In Delhi, those protests boiled over on Monday, with hundreds of protesters and supporters of the new laws clashing in the streets, throwing stones and setting fires. Police confirmed that one officer was killed during the violence.

White House officials have said the president will raise US concerns about religious freedom and authoritarianism during his trip, but there was no overt criticism to be found in Mr Trump’s address at the stadium.

Mr Trump said his host, who rose to be prime minister from humble beginnings as the son of a tea seller, was “living proof that with hard work and devotion, Indians can accomplish anything they want”. “Everybody loves him – but I will tell you this, he’s very tough,” he said of Modi.

With supportive audience members bussed in from many miles away to back Mr Modi and give Mr Trump the welcome he craved, the lack of criticism on the platform was perhaps unsurprising.

Renju, 42, told The Independent that she had left her home in neighbouring Kerala state at 7am to be there for the afternoon rally and to “support Trump and Modi”.

She praised Mr Modi – “one of the best leaders we have ever witnessed” – and, on comparisons between him and Mr Trump, she said: “They are both daring, courageous leaders. Both are fighting against terrorism – that is the best thing.”

Vijesh Panicker, 32, works for the US company TTec in Ahmedabad. He said the city was “so glad and proud to have this fantastic stadium”, as well as being “excited to welcome Trump on his first visit to India”.

Mr Panicker said he liked Mr Trump because he was “a different personality compared with past [US] leaders”. “I think he is better than Obama – he is certainly more famous. He appeared in the [WWE] wrestling on TV! And Trump is very fond of Modi, so hopefully we can have better ties and better trade in future because of this.”

Unsurprisingly for a rally like this, it was hard to find anyone with a bad word to say about either leader. Manoj Kumar, 50, said he was attending in traditional dress to represent his community, a group of Keralan migrants based in Ahmedabad. He only found out about his invitation a week ago, when he and other members of the Ahmedabad Kerala Samajan were “told to be here”.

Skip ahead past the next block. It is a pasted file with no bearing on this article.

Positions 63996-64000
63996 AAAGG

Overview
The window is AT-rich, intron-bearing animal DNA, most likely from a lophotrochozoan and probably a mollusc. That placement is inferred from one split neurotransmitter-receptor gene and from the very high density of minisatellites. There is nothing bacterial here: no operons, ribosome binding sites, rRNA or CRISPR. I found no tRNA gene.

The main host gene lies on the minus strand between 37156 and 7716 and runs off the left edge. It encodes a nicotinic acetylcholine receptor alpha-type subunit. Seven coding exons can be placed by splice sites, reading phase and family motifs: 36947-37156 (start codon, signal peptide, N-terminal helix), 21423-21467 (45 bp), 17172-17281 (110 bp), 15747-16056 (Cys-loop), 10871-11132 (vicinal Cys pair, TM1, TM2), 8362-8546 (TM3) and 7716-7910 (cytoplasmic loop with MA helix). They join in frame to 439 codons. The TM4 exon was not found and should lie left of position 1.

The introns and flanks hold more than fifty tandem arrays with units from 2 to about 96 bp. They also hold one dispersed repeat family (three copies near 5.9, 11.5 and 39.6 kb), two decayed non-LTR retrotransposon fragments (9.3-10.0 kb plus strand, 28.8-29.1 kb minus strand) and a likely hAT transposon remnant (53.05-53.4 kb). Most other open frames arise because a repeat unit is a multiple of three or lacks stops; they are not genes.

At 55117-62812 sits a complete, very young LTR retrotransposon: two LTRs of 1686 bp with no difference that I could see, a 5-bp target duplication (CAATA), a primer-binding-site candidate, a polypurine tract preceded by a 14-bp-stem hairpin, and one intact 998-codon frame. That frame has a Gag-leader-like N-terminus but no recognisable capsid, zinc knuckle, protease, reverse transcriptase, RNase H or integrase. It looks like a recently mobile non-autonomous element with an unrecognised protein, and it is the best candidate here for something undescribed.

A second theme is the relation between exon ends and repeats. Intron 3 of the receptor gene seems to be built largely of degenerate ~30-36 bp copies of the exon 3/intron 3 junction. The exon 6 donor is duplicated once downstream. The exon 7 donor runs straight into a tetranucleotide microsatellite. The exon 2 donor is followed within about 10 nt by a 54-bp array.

He said both Mr Trump and Mr Modi were “charismatic in nature… truly global leaders”. “This [event] is not just a celebration, it is the beginning of a bilateral relationship that can benefit all countries in the world,” he said.

Asked about potentially awkward comments made last week by Mr Trump – that India had “treated us very badly” on trade – Mr Kumar said: “There are certain things I cannot comment on. This is a political issue – please just ask general questions.”

Mr Modi and Mr Trump’s speeches lasted well under an hour combined – brief, arguably, considering the estimated £11m India has spent preparing just for this leg of the trip.

I think [Trump] is better than Obama – he is certainly more famous. He appeared in the [WWE] wrestling on TV! 

Vijesh Panicker

After Ahmedabad, the Trumps were scheduled to fly on to Agra where they will visit the Taj Mahal.

High-level talks will then be held throughout the day in Delhi on Tuesday, as long as plans are not derailed by the violent protests. The Trumps will then be treated to a state dinner with India’s president, Ram Nath Kovind, before they fly out from Delhi.

Not so long ago, there had been high hopes that the talks would herald a major trade pact to reduce tariffs, in addition to some multi-billion-dollar Indian acquisitions of US defence equipment. On stage, Mr Trump confirmed that a deal to sell $3bn of military equipment, including all-purpose helicopters, would be signed in Delhi.

Both sides have since said that a broad breakthrough on trade is unlikely, but the talks are still supposed to emphasise a growing strategic partnership between the two nations.

Dr Jagannath Panda, a research fellow at the Delhi-based Institute for Defence Studies and Analyses, said the US and India were natural allies with a shared goal to stem China’s rising dominance in Asia.

“Building credible partnerships… [with] pro-democratic regimes across the region becomes a strategic necessity, and the US will certainly need India on such a mission more than any other power in the region,” he said.